The tragedy of Jon Jones: Why athletes are not suitable role models
We build people up to tear them down.
We love a hero, but almost love seeing said hero fail even more.
With our nation at a crossroads like its never experienced before, we turn to other things for comfort, entertainment and happiness to escape our disappointment and anger regarding current events.
Sports is one of those entities.
But yet, disappointment and anger are still prevalent in our pastimes.
What the heck am I talking about?
This just a fancy way of saying how disappointed, angry, confused and hurt I (and millions of fans) feel toward (now former?!) UFC star Jon Jones.
Now, first, yes, everyone is entitled to due process and a fair and impartible court of public opinion (like that will happen). Jones will have his ‘day in court’, to get all the details and whatnot out in the open.
I am not saying he is ‘signed, sealed and delivered’ guilty on this matter.
Jones has strongly denied any wrong doing and even took to Twitter on Thursday to again say, basically, I would never take steroids.
Dude the truth is I would never do steroids, I put that on my children and I put that on my Heavenly Father https://t.co/i8EEbrQU5x
— Jon Bones Jones (@JonnyBones) September 14, 2017
But, with Jones’ past year-ban for failed drug tests coupled with this recent turn of events, this does not look good, at all — at all.
After his first post-UFC 214 drug test came back positive for steroids, Jones’ camp immediately put the emphasis on his ‘B sample’, also taken after the main event on July 29 at Honda Center in Anaheim.
Then more bad news this week: Jones ‘B sample’ was also flagged for a positive hit on a banned substance.
By midway on Wednesday, Jones’ TKO over Daniel Cormier was overturned to a no-decision by the California State Athletic Commission.
By the end of the day, Cormier regained his UFC light heavyweight belt.
Just. Like. That.
And this brings me to a point I can’t shake — athletes are not, and should not be, role models. And it’s not their fault.
Athletes are people and people are flawed. People make mistakes. People cheat. People lie. People do terrible things to others. People disappoint us.
Jon Jones was (and likely still is) a role model to many, admired my many more for ‘turning his life around.’
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But Jones is flawed. Seriously flawed.
A big part of the reason for my disappointment is owing Jones for making me into a UFC fan. (PS: Thank you Jon).
Prior to covering UFC 199 at the Forum last summer, I didn’t pay UFC much mind in my personal life. My motto: ‘Guys beating the sh#t out of each other does nothing for me.’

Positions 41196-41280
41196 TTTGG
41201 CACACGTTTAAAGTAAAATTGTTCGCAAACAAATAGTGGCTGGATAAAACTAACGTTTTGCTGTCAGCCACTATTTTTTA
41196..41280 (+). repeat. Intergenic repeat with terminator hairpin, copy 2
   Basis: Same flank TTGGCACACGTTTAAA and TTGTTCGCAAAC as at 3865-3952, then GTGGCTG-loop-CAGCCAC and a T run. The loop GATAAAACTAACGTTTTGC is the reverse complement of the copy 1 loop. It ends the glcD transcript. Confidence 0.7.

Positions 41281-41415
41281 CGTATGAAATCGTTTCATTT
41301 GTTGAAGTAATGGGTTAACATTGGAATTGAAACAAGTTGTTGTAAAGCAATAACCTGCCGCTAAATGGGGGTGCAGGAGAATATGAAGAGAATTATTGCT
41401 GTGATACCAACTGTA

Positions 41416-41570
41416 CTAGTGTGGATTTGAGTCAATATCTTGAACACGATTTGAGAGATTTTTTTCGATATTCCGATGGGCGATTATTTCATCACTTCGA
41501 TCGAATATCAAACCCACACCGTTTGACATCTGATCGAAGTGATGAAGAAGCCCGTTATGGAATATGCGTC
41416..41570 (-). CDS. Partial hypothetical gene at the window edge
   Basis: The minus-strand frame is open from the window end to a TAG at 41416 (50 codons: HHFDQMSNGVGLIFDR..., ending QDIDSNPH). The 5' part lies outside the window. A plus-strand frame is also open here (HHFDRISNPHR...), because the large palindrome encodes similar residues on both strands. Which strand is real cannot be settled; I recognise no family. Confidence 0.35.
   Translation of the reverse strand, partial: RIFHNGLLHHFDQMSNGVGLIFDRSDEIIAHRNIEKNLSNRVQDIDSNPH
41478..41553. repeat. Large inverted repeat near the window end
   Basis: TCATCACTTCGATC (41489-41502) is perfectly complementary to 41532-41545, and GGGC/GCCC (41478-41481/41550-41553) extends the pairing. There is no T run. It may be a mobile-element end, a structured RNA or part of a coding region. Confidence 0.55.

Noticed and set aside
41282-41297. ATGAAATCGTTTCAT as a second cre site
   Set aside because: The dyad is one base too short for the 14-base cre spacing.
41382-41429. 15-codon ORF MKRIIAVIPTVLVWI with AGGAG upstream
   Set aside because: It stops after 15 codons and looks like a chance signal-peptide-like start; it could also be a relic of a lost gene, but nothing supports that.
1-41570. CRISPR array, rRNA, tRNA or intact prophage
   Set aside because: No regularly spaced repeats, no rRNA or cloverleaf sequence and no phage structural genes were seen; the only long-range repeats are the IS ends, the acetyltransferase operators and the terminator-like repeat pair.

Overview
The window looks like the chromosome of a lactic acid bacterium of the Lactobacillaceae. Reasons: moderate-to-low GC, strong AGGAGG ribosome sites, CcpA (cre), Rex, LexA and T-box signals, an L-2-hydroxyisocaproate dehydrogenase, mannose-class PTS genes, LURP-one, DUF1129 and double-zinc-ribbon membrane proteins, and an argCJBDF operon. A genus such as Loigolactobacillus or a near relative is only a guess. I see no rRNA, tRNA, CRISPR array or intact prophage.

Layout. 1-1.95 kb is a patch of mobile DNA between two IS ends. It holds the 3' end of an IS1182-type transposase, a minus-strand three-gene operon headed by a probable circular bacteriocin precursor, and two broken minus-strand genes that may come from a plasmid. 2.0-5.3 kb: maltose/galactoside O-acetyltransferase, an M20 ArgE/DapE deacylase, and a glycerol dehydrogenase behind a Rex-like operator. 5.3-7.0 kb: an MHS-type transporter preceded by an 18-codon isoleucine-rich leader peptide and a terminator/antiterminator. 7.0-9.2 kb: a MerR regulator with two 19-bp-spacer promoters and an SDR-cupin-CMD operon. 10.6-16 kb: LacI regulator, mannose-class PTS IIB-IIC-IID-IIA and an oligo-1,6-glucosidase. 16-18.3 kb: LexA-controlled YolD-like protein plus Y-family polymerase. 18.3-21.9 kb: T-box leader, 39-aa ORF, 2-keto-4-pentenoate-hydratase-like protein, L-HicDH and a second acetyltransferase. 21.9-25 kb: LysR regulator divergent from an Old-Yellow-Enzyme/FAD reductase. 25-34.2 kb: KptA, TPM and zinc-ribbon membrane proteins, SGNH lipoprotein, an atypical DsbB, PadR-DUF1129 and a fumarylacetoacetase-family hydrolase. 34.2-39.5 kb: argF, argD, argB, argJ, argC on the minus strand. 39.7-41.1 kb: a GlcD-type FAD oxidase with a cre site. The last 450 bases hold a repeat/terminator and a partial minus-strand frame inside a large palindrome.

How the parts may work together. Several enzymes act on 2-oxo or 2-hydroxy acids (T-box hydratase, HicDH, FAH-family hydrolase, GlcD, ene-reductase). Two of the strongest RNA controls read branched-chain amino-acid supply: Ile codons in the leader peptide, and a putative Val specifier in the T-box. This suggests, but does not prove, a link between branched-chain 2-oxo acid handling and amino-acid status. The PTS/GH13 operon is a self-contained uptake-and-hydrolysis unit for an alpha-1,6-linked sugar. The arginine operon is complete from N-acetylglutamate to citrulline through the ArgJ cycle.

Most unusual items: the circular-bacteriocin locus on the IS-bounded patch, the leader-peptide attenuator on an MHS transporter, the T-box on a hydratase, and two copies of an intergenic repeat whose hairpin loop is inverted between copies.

Then I went to UFC 199 and EVERYTHING changed, in part thanks to Michael Bisping as well. The passion and energy of the crowd is UNMATCHED in sports.
I’ve covered Super Bowls and national championships and big sporting events throughout my career.
None of them can touch the energy of UFC.
My excitement to then cover UFC 214 was rewarded with an absolute blast of a main event, ended by the most epic head kick you’ll ever see.
— FOX Sports West (@FoxSportsWest) July 30, 2017
Then, after Jones’ emotional postfight press conference, it was then I became a fan. Here’s a guy whose made mistakes (haven’t we all) but he turned his life around to prove he’s one of the best fighters in the world.
He poured his heart and soul out in the middle of the Octagon.
Now what Jon!?!
It’s hard to know who to believe. You want to, you NEED to believe Jones if you are a fan of his. But the evidence is not stacked in his favor.
One failed drug test the subject of tampering? Sure, I can believe that there are people out there who would go to extremes to make Jones’ life miserable.
But two failed samples?
It doesn’t look good. And who knows when we will know the final verdict … if Jones will in fact be banned for upwards of four years, basically ending his UFC career while in the prime of his career.
So disappointing …. https://t.co/l9yBQ8I0Z4
— FOX Sports West (@FoxSportsWest) September 13, 2017
On the flip side, do a lot of athletes do good? YES, of course they do, just look at JJ Watt and the $30-plus MILLION he’s raised for the Houston recovery efforts.
But, if Watt were to say, get a DUI tomorrow, would the public’s perception of him change? Yes, in a heartbeat.
Jon Jones faces a long, dark road ahead with tough decisions to make for the future of himself and his family.
And, the fact it could have been avoided makes it all that much more disappointing.
I hope you can find peace, Jon.